The Interviews: An Oral History of Television (formerly the Archive of American Television) is a project of the nonprofit Academy of Television Arts & Sciences Foundation in North Hollywood, Los Angeles that records interviews with notable people from all aspects of the television industry.
The project has interviewed over 850 television pioneers and has posted over 500 videotaped interviews online. It is their ultimate goal to be the world’s largest and most advanced oral history collection on the history of television. The archive's subjects include all professions within the television industry. Examples include: actors Alan Alda, Ossie Davis, Michael J. Fox, James Garner, Mary Tyler Moore,William Shatner, and Dick Van Dyke; producers Norman Lear, Carl Reiner, Chris Carter, Steven Bochco, Phil Rosenthal, Sherwood Schwartz, Fred Rogers and Dick Wolf; newscasters Walter Cronkite, Ed Bradley, Bob Schieffer and David Brinkley; executives Fred Silverman, Sumner Redstone, Leslie Moonves, Robert Johnson, Kay Koplovitz, Frank Stanton and Ted Turner; costume designers Bob Mackie and Nolan Miller; choreographers Tony Charmoli and Cyd Charisse; writers Roy Huggins, Tad Mosel, Sidney Sheldon, Abby Mann and Ann Marcus, among numerous others.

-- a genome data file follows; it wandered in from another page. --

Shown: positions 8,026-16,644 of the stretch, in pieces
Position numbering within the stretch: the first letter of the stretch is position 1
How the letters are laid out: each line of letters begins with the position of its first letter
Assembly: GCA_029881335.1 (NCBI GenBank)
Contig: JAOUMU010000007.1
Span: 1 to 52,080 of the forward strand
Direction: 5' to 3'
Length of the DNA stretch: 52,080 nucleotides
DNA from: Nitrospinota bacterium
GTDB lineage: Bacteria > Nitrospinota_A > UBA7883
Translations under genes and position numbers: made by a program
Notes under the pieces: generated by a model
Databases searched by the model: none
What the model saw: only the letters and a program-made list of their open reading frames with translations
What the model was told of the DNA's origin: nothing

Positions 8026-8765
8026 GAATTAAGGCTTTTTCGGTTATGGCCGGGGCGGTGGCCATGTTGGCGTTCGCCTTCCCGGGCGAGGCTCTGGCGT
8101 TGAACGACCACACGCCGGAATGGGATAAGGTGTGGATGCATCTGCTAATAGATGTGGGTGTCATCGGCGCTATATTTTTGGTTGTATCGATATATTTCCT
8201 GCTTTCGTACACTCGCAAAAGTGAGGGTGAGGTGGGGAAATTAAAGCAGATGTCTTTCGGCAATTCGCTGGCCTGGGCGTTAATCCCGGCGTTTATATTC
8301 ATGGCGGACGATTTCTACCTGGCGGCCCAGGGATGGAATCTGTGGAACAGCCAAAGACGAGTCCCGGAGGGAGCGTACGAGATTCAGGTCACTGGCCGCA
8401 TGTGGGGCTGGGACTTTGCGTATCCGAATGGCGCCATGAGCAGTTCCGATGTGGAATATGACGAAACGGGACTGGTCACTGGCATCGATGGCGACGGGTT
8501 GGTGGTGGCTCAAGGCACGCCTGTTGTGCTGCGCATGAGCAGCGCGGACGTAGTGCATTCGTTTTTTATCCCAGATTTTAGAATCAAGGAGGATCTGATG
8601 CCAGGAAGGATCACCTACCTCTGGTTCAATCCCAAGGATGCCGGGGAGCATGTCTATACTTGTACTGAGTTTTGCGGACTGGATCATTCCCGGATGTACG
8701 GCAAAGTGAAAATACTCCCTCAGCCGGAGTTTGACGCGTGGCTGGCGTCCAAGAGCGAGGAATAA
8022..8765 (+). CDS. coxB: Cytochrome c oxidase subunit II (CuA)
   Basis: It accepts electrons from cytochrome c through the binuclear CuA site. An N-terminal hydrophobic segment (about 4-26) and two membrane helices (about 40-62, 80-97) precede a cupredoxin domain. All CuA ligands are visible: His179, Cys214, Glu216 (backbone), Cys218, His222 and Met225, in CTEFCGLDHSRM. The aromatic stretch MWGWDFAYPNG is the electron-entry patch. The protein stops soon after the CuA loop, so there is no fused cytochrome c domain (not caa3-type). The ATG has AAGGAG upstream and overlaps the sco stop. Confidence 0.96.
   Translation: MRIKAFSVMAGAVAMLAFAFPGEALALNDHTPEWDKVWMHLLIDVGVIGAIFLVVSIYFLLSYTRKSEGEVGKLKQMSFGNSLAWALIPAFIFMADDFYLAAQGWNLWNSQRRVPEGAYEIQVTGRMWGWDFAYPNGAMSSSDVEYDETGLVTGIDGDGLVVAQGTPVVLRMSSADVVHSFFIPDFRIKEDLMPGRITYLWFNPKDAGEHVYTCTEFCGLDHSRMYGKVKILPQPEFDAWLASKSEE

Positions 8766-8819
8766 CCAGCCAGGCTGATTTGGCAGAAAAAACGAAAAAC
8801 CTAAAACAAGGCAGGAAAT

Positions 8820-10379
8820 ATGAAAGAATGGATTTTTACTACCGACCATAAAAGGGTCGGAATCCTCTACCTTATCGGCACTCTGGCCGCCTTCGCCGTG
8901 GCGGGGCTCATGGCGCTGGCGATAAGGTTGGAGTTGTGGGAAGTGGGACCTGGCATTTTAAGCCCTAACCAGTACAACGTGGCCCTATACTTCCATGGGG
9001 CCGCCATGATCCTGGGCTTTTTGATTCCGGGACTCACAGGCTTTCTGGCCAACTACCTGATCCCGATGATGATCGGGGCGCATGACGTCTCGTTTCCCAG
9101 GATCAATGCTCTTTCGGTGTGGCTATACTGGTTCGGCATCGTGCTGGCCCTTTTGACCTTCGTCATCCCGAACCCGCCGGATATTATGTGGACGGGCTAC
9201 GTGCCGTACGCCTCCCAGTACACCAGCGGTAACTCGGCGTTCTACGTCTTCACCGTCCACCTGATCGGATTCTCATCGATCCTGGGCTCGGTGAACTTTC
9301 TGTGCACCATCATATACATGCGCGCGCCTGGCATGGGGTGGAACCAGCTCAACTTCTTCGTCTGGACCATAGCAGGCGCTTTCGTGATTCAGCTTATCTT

Motivated by Steven Spielberg’s Survivors of the Shoah Visual History Foundation, which has videotaped testimonies of Holocaust survivors, Dean Valentine (former Disney Television and UPN president) was inspired to create a similar project for television. Valentine developed and presented a proposal to the TV Academy, under then-president Richard H. Frank and Academy Foundation Chairman Thomas W. Sarnoff. NBC executive Grant Tinker, Award-winning producer David L. Wolper are the Archive's founding co-chairs. The creation of the Archive of American Television was co-founded and executive produced by Michael Rosenand overseen by James Loper, the Executive Director of the Academy of Television Arts & Sciences from 1984 until 1999.